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Analytical chemistry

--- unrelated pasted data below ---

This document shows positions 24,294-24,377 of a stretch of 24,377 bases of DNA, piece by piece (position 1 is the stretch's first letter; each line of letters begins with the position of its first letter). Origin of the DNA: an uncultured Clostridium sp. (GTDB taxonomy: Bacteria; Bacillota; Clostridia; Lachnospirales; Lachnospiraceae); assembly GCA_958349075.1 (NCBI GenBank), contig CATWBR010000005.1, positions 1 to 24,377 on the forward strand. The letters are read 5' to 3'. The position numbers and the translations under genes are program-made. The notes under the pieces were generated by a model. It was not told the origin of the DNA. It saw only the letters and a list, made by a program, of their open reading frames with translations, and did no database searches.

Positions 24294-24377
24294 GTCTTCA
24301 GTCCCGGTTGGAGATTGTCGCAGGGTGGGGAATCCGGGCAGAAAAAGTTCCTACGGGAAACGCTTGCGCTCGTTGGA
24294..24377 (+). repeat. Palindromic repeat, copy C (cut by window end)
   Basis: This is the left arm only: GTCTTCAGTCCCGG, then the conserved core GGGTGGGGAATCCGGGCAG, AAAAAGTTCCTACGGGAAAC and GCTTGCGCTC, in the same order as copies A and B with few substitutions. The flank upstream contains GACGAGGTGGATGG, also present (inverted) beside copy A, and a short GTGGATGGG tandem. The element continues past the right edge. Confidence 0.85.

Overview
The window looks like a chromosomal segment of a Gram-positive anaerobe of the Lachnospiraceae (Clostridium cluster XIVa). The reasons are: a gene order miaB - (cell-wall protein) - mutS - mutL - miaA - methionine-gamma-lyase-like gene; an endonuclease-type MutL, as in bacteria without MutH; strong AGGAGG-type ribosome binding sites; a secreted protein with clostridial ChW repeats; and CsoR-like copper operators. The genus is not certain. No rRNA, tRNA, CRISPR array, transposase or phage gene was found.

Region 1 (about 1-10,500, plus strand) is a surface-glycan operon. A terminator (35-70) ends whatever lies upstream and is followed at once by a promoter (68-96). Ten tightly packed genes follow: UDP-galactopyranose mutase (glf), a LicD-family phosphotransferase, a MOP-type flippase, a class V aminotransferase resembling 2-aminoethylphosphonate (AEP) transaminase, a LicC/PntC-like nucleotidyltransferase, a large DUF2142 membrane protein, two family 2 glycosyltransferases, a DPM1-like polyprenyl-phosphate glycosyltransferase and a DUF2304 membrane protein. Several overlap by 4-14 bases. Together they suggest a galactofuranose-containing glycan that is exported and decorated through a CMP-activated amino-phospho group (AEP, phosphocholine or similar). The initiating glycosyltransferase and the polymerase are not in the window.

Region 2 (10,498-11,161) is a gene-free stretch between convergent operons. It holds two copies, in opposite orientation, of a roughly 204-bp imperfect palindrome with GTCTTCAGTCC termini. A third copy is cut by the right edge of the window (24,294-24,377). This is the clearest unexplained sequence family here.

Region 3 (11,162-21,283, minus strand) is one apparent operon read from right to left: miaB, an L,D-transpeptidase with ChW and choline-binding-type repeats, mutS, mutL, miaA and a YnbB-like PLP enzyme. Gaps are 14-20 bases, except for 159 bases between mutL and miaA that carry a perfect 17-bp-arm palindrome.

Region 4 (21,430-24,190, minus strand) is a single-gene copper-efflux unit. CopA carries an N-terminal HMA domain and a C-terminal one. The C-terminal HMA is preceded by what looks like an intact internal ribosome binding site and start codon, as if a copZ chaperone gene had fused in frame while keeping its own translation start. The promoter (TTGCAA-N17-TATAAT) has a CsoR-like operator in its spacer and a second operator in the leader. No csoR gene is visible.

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"Native" electrospray ionization (ESI) mass spectrometry (MS) aims to transfer proteins from solution into the gas phase while maintaining solution-like structures and interactions. The ability to control the charge states of protein ions produced in these experiments is of considerable importance. Supercharging agents (SCAs) such as sulfolane greatly elevate charge states without significantly affecting the protein structure in bulk aqueous solution. The origin of native ESI supercharging remains contentious. According to one model, SCAs trigger unfolding within ESI droplets. In contrast, the "charge trapping model" envisions that SCAs impede the ejection of charge carriers (e.g., NH4+ or Na+) from the droplet. We addressed this controversy experimentally and computationally by employing 18C6 crown ether as a mechanistic probe in native ESI-MS experiments on holo-myoglobin. Remarkably, 18C6 suppressed the supercharging capability of sulfolane. Molecular dynamics (MD) simulations reproduced the experimental charge states. The MD data revealed that 18C6 altered the location of charge carriers in the ESI droplets. Without 18C6, sulfolane covered the droplets in an ionophobic layer that impeded charge carrier access to the surface. In contrast, 18C6 complexation caused charge carrier enrichment in this surface layer, thereby promoting charge ejection. For late droplets, all the water had left and the protein was encapsulated in sulfolane; charge ejection at this stage continued only in the presence of 18C6. As a result, evaporation to dryness of charge-depleted water/sulfolane/18C6 droplets produced low protein charge states, whereas charge-abundant water/sulfolane droplets generated high charge states. Our data support the view that native ESI supercharging is caused by charge trapping. Unfolding within the droplet may play an ancillary role under some conditions, but for the cases examined here, protein structural changes are not a causative factor for supercharging. Our conclusions are bolstered by dendrimer supercharging experiments.

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